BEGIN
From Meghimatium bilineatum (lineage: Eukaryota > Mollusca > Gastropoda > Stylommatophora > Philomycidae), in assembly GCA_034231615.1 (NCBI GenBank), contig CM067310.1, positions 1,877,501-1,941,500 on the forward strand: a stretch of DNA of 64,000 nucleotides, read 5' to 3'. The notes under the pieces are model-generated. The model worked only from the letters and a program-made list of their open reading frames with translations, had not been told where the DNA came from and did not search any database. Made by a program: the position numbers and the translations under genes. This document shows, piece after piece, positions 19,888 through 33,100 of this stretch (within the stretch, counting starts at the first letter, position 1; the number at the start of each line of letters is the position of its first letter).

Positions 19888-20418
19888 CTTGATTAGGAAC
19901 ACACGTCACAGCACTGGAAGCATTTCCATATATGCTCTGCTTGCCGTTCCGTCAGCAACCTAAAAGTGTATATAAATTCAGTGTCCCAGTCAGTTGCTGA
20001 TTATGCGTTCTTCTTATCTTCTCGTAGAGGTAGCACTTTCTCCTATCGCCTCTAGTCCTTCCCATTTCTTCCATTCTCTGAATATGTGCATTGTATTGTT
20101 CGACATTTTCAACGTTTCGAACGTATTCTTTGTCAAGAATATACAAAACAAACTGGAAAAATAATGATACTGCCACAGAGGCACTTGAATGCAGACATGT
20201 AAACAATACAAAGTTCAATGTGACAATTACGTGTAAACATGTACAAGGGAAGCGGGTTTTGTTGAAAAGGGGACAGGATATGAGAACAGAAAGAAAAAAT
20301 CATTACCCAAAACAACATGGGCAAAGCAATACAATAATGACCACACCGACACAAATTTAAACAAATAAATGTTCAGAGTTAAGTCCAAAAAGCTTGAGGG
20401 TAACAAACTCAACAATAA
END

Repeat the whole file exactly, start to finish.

From Meghimatium bilineatum (lineage: Eukaryota > Mollusca > Gastropoda > Stylommatophora > Philomycidae), in assembly GCA_034231615.1 (NCBI GenBank), contig CM067310.1, positions 1,877,501-1,941,500 on the forward strand: a stretch of DNA of 64,000 nucleotides, read 5' to 3'. The notes under the pieces are model-generated. The model worked only from the letters and a program-made list of their open reading frames with translations, had not been told where the DNA came from and did not search any database. Made by a program: the position numbers and the translations under genes. This document shows, piece after piece, positions 19,888 through 33,100 of this stretch (within the stretch, counting starts at the first letter, position 1; the number at the start of each line of letters is the position of its first letter).

Positions 19888-20418
19888 CTTGATTAGGAAC
19901 ACACGTCACAGCACTGGAAGCATTTCCATATATGCTCTGCTTGCCGTTCCGTCAGCAACCTAAAAGTGTATATAAATTCAGTGTCCCAGTCAGTTGCTGA
20001 TTATGCGTTCTTCTTATCTTCTCGTAGAGGTAGCACTTTCTCCTATCGCCTCTAGTCCTTCCCATTTCTTCCATTCTCTGAATATGTGCATTGTATTGTT
20101 CGACATTTTCAACGTTTCGAACGTATTCTTTGTCAAGAATATACAAAACAAACTGGAAAAATAATGATACTGCCACAGAGGCACTTGAATGCAGACATGT
20201 AAACAATACAAAGTTCAATGTGACAATTACGTGTAAACATGTACAAGGGAAGCGGGTTTTGTTGAAAAGGGGACAGGATATGAGAACAGAAAGAAAAAAT
20301 CATTACCCAAAACAACATGGGCAAAGCAATACAATAATGACCACACCGACACAAATTTAAACAAATAAATGTTCAGAGTTAAGTCCAAAAAGCTTGAGGG
20401 TAACAAACTCAACAATAA